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Transl Psychiatry. 2014 Aug 12;4:e424. doi: 10.1038/tp.2014.65.

Testing the accuracy of an observation-based classifier for rapid detection of autism risk.

Author information

Division of Systems Medicine, Department of Pediatrics, Stanford University, Stanford, CA, USA.
1] Analytic and Translational Genetics Unit, Department of Medicine, Massachusetts General Hospital and Harvard Medical School, Boston, MA, USA [2] Program in Medical and Population Genetics, Broad Institute of Harvard and MIT, Cambridge, MA, USA.

Erratum in

  • Transl Psychiatry. 2014;4:e440.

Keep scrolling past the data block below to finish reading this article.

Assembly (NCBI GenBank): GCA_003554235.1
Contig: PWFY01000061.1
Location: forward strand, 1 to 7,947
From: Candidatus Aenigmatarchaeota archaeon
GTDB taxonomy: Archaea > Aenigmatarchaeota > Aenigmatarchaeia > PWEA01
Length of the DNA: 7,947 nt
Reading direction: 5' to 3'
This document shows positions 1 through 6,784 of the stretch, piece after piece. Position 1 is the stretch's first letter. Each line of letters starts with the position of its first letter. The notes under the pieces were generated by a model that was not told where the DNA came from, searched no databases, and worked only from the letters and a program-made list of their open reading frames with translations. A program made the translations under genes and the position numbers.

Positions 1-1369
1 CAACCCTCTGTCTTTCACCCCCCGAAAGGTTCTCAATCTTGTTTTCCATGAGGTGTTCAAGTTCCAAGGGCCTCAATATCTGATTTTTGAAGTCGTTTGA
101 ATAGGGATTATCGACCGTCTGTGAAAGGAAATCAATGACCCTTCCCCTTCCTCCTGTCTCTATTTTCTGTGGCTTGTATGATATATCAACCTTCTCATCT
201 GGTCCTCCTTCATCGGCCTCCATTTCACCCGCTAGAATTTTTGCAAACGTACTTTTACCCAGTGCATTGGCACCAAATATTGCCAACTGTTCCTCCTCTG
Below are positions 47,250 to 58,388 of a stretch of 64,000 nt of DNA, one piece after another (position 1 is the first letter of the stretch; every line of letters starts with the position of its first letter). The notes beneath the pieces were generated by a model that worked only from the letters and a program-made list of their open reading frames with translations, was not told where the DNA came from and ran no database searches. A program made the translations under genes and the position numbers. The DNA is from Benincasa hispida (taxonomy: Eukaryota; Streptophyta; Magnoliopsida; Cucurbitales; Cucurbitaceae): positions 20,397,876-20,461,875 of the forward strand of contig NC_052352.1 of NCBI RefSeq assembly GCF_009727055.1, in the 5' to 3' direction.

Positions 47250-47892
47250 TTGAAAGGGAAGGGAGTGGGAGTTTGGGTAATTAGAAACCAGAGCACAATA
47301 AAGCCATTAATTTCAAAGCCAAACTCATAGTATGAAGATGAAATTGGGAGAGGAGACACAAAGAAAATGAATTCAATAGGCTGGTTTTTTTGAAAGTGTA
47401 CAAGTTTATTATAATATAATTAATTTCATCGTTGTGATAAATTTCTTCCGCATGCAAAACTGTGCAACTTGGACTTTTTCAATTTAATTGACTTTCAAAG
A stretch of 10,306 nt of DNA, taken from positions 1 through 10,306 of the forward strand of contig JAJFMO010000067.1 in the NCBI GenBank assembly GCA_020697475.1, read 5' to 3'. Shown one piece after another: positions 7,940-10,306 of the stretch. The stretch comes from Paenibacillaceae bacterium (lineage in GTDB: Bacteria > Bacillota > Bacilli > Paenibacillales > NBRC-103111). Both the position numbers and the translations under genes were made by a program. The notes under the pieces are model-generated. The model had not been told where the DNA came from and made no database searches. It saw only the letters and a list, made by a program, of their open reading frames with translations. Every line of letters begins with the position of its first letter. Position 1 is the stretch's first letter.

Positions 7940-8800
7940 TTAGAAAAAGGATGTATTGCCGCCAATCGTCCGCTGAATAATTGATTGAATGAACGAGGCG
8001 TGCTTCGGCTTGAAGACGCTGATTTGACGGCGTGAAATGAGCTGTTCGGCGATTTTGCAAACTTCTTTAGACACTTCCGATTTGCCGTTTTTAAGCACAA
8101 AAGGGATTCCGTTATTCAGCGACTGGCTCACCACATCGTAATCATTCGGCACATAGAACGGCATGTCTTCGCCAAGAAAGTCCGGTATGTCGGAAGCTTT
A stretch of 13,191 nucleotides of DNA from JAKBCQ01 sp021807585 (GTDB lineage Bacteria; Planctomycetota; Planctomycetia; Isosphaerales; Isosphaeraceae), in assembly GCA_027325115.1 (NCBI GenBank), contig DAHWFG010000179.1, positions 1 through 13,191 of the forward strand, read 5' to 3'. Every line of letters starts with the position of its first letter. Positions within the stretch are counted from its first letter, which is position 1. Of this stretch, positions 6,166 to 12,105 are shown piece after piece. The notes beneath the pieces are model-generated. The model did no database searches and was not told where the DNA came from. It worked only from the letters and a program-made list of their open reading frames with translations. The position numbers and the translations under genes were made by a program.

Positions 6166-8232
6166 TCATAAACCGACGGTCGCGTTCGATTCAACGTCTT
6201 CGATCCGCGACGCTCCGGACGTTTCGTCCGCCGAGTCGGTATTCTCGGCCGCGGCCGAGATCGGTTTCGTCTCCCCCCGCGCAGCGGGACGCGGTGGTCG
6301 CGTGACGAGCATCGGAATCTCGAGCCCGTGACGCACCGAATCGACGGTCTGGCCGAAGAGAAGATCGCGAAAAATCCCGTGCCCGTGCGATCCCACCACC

Current approaches for diagnosing autism have high diagnostic validity but are time consuming and can contribute to delays in arriving at an official diagnosis. In a pilot study, we used machine learning to derive a classifier that represented a 72% reduction in length from the gold-standard Autism Diagnostic Observation Schedule-Generic (ADOS-G), while retaining >97% statistical accuracy. The pilot study focused on a relatively small sample of children with and without autism. The present study sought to further test the accuracy of the classifier (termed the observation-based classifier (OBC)) on an independent sample of 2616 children scored using ADOS from five data repositories and including both spectrum (n=2333) and non-spectrum (n=283) individuals. We tested OBC outcomes against the outcomes provided by the original and current ADOS algorithms, the best estimate clinical diagnosis, and the comparison score severity metric associated with ADOS-2. The OBC was significantly correlated with the ADOS-G (r=-0.814) and ADOS-2 (r=-0.779) and exhibited >97% sensitivity and >77% specificity in comparison to both ADOS algorithm scores. The correspondence to the best estimate clinical diagnosis was also high (accuracy=96.8%), with sensitivity of 97.1% and specificity of 83.3%. The correlation between the OBC score and the comparison score was significant (r=-0.628), suggesting that the OBC provides both a classification as well as a measure of severity of the phenotype. These results further demonstrate the accuracy of the OBC and suggest that reductions in the process of detecting and monitoring autism are possible.

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